Recent advances in semiconductor technology have renewed interest in interacting one-dimensional (Id) electron systems. By appropriately designing gated quantum wires the rich physics of Luttinger liquids may investigated. In this paper we discuss the properties of three different gated quantum wires: a long quantum wire with random disorder, a quantum wire in the presence of an external periodic potential, and a coupled linear chain of quantum dots. First, we have investigated the density of states (DOS) near the Fermi energy of one-dimensional spin-polarized quantum wires in the regime where the localization length is comparable to or larger than the inter-particle distance. The Wigner lattice gap of such a system can occur precisely at the Fermi energy, coinciding with the Coulomb gap in position. The DOS near the Fermi energy is found to be well described by a power law whose exponent decreases with increasing disorder strength. We have then investigated the optical conductivity of disordered one-dimensional Wigner crystal in the presence of a periodic external potential. Our exact diagonalization calculation shows that the optical conductivity develops two types of broadened peaks. The lower energy peak is due to a wide distribution of local pinning frequencies while the higher energy peak is due to the creation of pairs of solitons. We have also investigated the total energy of a linearly coupled finite chain of spin-polarized quantum dots when the number of electrons is equal to or less than the number of the dots. The chemical potential of the system, μN = E(N) - E(N - 1), satisfies, (μN + μNl+2-N)/2 ≈ V + 2t, (N, Nl, V, E(N) and t are the number of electrons, the number of dots, and the strength of nearest neighbor electron-electron interactions, the total groundstate energy and the hopping integral between two adjacent dots). This property will be reflected in the spacing between the conductance peaks as the gate potential is varied.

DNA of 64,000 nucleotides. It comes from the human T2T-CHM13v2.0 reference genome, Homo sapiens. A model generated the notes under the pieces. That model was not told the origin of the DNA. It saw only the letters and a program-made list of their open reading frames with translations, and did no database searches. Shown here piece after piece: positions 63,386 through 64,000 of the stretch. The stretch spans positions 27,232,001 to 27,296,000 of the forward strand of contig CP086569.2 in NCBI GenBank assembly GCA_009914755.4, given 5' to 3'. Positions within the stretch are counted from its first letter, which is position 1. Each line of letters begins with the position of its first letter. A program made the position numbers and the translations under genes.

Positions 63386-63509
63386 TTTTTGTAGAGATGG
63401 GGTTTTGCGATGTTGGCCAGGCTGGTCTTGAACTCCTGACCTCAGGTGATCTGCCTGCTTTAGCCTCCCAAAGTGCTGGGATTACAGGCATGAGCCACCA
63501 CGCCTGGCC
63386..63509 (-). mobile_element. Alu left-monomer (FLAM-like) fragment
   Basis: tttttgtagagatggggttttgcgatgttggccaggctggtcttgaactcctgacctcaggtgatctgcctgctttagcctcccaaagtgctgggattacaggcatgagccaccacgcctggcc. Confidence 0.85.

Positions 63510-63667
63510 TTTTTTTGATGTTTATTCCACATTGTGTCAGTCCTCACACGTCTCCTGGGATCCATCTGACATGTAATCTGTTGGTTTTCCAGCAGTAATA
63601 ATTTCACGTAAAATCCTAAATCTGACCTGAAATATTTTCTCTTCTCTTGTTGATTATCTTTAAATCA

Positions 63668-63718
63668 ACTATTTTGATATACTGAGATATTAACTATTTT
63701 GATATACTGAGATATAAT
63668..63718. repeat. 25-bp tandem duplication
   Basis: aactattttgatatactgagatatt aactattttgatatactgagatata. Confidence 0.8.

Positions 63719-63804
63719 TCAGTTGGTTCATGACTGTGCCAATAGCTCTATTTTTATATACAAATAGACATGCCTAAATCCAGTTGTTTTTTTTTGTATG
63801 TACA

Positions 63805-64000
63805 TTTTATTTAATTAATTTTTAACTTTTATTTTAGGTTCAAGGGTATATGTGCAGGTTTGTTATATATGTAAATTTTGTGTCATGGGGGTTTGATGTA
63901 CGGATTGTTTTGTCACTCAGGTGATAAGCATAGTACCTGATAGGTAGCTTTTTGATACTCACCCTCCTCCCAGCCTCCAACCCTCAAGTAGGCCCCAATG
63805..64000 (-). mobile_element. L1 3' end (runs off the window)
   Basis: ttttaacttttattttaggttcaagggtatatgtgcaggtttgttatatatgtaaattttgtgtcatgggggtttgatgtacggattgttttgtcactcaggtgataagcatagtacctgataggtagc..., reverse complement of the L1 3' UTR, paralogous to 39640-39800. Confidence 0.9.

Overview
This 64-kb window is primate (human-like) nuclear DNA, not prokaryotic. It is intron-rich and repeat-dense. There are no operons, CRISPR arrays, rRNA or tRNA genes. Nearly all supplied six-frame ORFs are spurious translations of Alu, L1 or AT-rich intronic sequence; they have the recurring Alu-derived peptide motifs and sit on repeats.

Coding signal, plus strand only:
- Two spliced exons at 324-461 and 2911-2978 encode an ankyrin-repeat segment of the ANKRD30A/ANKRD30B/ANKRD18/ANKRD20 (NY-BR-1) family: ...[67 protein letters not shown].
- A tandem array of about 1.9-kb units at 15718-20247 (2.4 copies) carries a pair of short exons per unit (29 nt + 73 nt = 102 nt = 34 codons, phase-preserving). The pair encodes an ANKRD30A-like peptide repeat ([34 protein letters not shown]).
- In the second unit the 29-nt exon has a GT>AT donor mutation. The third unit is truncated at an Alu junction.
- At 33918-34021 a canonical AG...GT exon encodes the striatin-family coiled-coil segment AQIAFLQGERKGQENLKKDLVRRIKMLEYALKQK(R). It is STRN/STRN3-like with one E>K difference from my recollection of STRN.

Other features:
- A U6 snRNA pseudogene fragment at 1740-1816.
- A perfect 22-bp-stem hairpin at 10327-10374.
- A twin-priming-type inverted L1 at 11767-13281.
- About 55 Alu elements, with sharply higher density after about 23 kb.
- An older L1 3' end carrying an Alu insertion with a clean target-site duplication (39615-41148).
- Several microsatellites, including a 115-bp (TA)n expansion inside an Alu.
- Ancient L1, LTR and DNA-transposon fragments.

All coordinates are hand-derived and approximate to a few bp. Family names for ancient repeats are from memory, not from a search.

|Journal of the Korean Physical Society
|Published - 1997
ASJC Scopus subject areas
- General Physics and Astronomy